Why I Don’t Watch Porn No Mo

Why I Don’t Watch Porn No Mo

In my last blog, I listed some ways in which people can face pornography (and other sexual wholeness) issues in their church communities. By no means was it an exhaustive list, but I think those are some of the key areas to start with as a family of believers.

In this blog, I would like to talk about my own life. For those of you who have not read my book The God of My Parents: The Uncensored Account of My Journey to Find Identity, I talk very openly about my sexuality and how it related to my Christian faith. Today I would like to go over a few aspects of my battle with pornography and how it was costly in my life.

I was twelve the first time I saw porn. Nowadays that’s actually a decently old age for a child’s first exposure, whether it’s brought up by intentional searching or by accidental exposure. In my case, it was the latter. A Playboy in my friend’s relative’s home was sitting indiscreetly in the bathroom when I stumbled upon it. After seeing it I looked for more wherever I could find it. A few years later I found it on movie channels like HBO and such, and I never had to search far. Then into adulthood, when I was independent, there were absolutely no hurdles to overcome. It was 24/7 access.

Prov 29:18 (AMP) “Where there is no vision [no revelation of God and His word], the people are unrestrained; but happy and blessed is he who keeps the law [of God].”

From the beginning I knew this was something to be hidden–to be put into the dark and not spoken about. My curiosity about sex was not a sin, but my lack of education on the subject left me vulnerable. That’s not to say that my parents were the only ones in error; even at twelve I was old enough to know that it wasn’t the right path for me. Yet as I grew dependent on pornography I lost the hope that I could ever reveal any of it to my parents or to others in my church.

After years of using porn as my comfort, excitement, adventure, teacher, and so on, my dysfunctional relationship finally ended–about nine years ago. Here are just a few reasons I no longer feel compelled to purchase the premium cable package:

 

  1. It separated me from God. At first this seems like a no-brainer to any believer. “Yeah yeah yeah, your sin separated you from God. What’s new?” But it goes deeper than that. I believed the lie that I had to run away from God and from other believers because of my sin. This is the opposite of what Jesus paid for when he died. Jesus died so that I can go before a loving Father who wants to break the power of the false gods that bind me. I couldn’t get freedom until I went to God with all of my mess and accepted that freedom.
  2. It cost me relationships. To put it simply, if you’re spending your time engaging with pornography, you’re not out with your friends. And when you’re not out with friends living life in a healthy way, you’re feeling more isolated…which leads to more porn use. It’s like eating a box of Krispy Kreme glazed donuts and feeling uncomfortable in your clothes, so you just decide to stay home. (Not that I’ve experienced this personally… *looks awkwardly away*) During times in my life when I could have enjoyed the innocence of my youth I was locked away.  Alone.  Part of breaking away from the systematic use of pornography meant pursuing healthy relationships and getting out of my comfortable sweat pants.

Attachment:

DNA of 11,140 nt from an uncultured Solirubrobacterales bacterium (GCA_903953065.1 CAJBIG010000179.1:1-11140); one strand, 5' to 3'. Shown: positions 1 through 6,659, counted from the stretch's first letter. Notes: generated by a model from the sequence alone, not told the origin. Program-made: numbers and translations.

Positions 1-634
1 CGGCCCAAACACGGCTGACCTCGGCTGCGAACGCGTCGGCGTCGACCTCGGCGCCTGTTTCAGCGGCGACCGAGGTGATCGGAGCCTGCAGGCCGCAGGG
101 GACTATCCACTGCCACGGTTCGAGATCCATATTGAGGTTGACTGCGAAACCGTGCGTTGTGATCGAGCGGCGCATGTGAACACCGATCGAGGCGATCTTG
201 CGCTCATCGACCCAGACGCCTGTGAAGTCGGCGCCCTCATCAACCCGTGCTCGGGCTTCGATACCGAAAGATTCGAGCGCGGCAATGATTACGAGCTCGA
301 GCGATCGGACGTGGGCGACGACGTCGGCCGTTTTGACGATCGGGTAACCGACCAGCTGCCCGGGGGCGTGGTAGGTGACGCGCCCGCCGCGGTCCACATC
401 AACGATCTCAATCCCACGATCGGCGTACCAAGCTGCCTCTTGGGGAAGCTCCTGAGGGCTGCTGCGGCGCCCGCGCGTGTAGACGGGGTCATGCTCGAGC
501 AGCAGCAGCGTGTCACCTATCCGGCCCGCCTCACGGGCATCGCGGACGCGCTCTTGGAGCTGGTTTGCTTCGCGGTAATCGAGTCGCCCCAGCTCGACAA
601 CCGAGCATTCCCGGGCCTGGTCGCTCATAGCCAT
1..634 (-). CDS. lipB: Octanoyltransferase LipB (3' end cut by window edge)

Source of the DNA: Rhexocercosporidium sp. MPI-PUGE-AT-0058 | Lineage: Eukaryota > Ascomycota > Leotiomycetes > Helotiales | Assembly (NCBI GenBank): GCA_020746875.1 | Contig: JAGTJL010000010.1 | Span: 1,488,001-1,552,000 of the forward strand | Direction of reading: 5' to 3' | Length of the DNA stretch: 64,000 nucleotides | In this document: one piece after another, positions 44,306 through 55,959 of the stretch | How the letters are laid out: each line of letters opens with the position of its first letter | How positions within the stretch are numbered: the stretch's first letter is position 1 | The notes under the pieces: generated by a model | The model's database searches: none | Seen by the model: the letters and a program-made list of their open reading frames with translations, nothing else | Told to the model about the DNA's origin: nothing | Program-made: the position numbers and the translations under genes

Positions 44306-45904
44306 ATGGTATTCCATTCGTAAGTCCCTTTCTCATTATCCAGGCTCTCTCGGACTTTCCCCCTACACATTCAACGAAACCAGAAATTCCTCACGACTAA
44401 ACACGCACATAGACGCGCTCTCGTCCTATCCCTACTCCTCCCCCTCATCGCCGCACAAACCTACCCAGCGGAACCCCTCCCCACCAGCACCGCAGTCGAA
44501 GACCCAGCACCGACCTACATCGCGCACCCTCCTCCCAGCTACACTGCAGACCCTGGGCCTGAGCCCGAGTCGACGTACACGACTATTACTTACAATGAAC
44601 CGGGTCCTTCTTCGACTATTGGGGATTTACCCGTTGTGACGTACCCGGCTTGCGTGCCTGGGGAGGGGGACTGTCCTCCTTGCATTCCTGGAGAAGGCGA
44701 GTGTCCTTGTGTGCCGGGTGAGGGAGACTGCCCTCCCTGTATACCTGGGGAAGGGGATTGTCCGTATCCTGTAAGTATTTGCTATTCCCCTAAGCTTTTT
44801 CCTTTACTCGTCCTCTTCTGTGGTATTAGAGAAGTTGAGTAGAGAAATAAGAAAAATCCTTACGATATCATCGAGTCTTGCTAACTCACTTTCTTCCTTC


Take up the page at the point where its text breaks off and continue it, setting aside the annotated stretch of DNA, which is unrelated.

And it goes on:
3. It lied to me about my body. Son of a basket weaver, is this one the truth. I find I’m still dealing with the after effects of this one. Pornography destroys not only your body image, but leaves you hooked on measuring others up to unrealistic standards. It’s sad to see that this has so crept its way into the church. Porn never liberated me in my sexuality as a woman; it destroyed my view of my own body. It had the opposite effect that I first thought it would. It didn’t educate me; it distorted me, because none of it is reality.
  4. It stripped me of my dignity. God designed men and women to be modest, therefore everyone is called to modesty. Being modest means to “limit,” which involves both how we interact with and present ourselves to each other. Before you call me a “Duggar” let me explain more. If you are married, or intending to be married, modesty in this context is never coupled without the final goal of passion. Modesty is to protect mystery. We are made to discover and uncover this mystery. Why is it that in movies there’s something gratifying about a prudish or uber-professional character letting loose? Why do you think that is? Because there’s something in us that values an unbridled unveiling–something that’s hidden away in tension, then revealed in a passionate way. That’s why sex is so sacred in the Bible. It was created to be sacrificed for, set aside for, and at the right time passionately revealed to one spouse. If you are celibate for a season or feel called to remain celibate for the sake of ministry, then modesty protects you as well. When you watch oodles of pornography there is no dignity. Nothing is protected and limited. Everything is for everyone to take of as they please. It demeans you and also those involved in producing it.

———————————————————————————————————

Liz Flaherty lives in South Carolina with her husband Andy. They’ve been married since 2005, and have spent the majority of their marriage ministering to and mentoring people in areas of sexual wholeness and identity. In her book, The God of My Parents, Liz shares her powerful testimony in which she faced immense grief, rejection, drug abuse, pornography, and homosexuality. Her heart is to inspire the Christian community to address these issues with love, respect and honesty.

Liz and Andy have two cats, named Paddie and Ginger.

Submit a Comment

Your email address will not be published. Required fields are marked *

This site uses Akismet to reduce spam. Learn how your comment data is processed.